Bug #67548 SLEEP() accepts smaller time argument than microseconds - contradicts docs
Submitted: 10 Nov 2012 13:06 Modified: 22 Feb 2013 3:26
Reporter: Peter Laursen (Basic Quality Contributor) Email Updates:
Status: Closed Impact on me:
None 
Category:MySQL Server: Errors Severity:S3 (Non-critical)
Version:5.1.63, 5.5.28, 5.6.8 OS:Any
Assigned to:
Triage: Needs Triage: D4 (Minor)

[10 Nov 2012 13:06] Peter Laursen
Description:
http://dev.mysql.com/doc/refman/5.0/en/miscellaneous-functions.html#function_sleep

"Sleeps (pauses) for the number of seconds given by the duration argument, then returns 0. If SLEEP() is interrupted, it returns 1. The duration may have a fractional part given in microseconds."

However smaller fractional parts of a second than a microsecond are accepted.

How to repeat:
SELECT SLEEP(0.000000000000000000000000000001);
-- executes with no error or warning

Suggested fix:
If the argument is truncated (what I believe it must be in such case - if not I have the fastest computer on Earth!) either an error or a warning should occur, I think. And behaviour should be documented.
[10 Nov 2012 13:07] Peter Laursen
I forgot: Also "SELECT SLEEP(-99);" executes with no error or warning.  

This simply makes no sense! I assume it truncates to "SELECT SLEEP(0);"
[10 Nov 2012 13:11] Peter Laursen
Not sure what category to choose for this, really! Tried my best!
[10 Nov 2012 13:59] Sveta Smirnova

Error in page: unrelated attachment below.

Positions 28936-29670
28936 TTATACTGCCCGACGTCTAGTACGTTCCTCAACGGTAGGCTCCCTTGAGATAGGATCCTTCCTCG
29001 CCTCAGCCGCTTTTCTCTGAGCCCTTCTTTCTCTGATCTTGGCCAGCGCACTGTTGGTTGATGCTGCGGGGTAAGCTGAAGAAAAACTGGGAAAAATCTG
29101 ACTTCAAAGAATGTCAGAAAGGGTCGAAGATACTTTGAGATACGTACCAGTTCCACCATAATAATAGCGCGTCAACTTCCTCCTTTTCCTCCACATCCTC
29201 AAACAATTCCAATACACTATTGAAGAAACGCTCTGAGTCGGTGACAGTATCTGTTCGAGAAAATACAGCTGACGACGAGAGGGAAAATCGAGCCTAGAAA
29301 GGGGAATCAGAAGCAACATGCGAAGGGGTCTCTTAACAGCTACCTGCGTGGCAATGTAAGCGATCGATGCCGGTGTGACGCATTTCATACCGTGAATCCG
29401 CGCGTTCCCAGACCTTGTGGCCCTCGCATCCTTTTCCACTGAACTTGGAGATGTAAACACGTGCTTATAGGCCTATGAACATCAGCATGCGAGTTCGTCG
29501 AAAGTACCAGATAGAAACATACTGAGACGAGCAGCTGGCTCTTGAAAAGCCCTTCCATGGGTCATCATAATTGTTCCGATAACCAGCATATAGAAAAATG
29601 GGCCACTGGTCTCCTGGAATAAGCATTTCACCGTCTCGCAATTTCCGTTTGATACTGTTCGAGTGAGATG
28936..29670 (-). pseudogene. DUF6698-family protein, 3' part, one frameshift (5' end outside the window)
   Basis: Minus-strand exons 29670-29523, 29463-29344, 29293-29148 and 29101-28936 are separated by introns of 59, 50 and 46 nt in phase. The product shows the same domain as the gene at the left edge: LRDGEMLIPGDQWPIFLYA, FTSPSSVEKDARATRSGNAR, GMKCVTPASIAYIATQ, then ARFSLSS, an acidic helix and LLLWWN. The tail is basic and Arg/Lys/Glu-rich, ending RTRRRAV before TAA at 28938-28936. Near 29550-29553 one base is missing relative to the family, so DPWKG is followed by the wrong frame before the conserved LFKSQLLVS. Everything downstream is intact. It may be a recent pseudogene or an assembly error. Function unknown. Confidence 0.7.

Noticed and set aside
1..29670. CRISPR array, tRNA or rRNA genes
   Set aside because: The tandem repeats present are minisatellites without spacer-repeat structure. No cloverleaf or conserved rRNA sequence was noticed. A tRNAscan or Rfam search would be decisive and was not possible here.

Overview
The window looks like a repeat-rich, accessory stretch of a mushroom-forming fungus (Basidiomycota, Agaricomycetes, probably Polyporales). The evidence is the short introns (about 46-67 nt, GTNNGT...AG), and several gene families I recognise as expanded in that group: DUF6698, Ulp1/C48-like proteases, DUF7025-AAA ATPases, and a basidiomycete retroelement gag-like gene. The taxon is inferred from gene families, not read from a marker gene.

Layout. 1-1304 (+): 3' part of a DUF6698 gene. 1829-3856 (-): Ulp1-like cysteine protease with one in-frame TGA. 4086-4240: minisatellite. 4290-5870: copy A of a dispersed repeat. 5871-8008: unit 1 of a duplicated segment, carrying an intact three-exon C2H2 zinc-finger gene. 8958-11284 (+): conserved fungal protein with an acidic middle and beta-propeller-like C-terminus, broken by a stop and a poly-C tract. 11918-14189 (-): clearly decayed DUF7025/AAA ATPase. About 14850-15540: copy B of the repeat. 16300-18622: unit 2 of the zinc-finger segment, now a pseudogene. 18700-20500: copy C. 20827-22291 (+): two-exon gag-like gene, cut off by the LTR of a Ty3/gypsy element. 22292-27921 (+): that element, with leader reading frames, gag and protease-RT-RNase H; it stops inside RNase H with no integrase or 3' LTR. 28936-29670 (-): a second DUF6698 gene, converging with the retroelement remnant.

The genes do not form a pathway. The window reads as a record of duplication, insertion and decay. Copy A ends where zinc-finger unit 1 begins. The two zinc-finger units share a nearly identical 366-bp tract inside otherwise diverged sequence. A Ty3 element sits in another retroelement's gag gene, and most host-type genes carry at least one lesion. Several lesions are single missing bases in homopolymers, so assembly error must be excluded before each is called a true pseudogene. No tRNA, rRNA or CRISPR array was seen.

Thank you for the report.

Verified as described. Since this report about lack of the warning mostly I think category is correct.
[10 Nov 2012 16:34] Peter Laursen
A few more 'oddities':

1) You may actually use FLOAT notation:

SELECT 25E-1; -- "2.5"
SELECT SLEEP(25E-1); -- Sleeps for 2.5 secs

-- but now see the behavior with "25E+13". This number is withing the MAXINT range
SELECT 25E+13; -- "250000000000000"
.. but
SELECT SLEEP(25E+13) -- returns "0" immediately. 
-- "25E+13" is truncated to "0" it seems. 

So what is the max argument supplied to SLEEP() that does not truncate? "25E+9" truncates but "25E+8" does not on my environment.

2)
Also those statements execute with the argument truncated to "0" without a warning/error:

SELECT SLEEP(NULL);
SELECT SLEEP('a');
[11 Nov 2012 10:22] Peter Laursen
At least the behavior with SLEEP(NULL) differs from other functions like

SELECT SIN(NULL);
-- returns NULL

It could also be an option to return NULL in all cases where no SLEEP occurs do to argument being "0" or "NULL" (explicitly set or implicitly due to truncation).
[22 Feb 2013 3:26] Paul Dubois
Noted in 5.7.1 changelog.

SLEEP() produced no warning or error for NULL or negative arguments. 
Now it produces a warning, or an error in strict SQL mode. 

Will also change the SLEEP() description to say that it permits a
fractional part in the argument, without being specific about
"microseconds."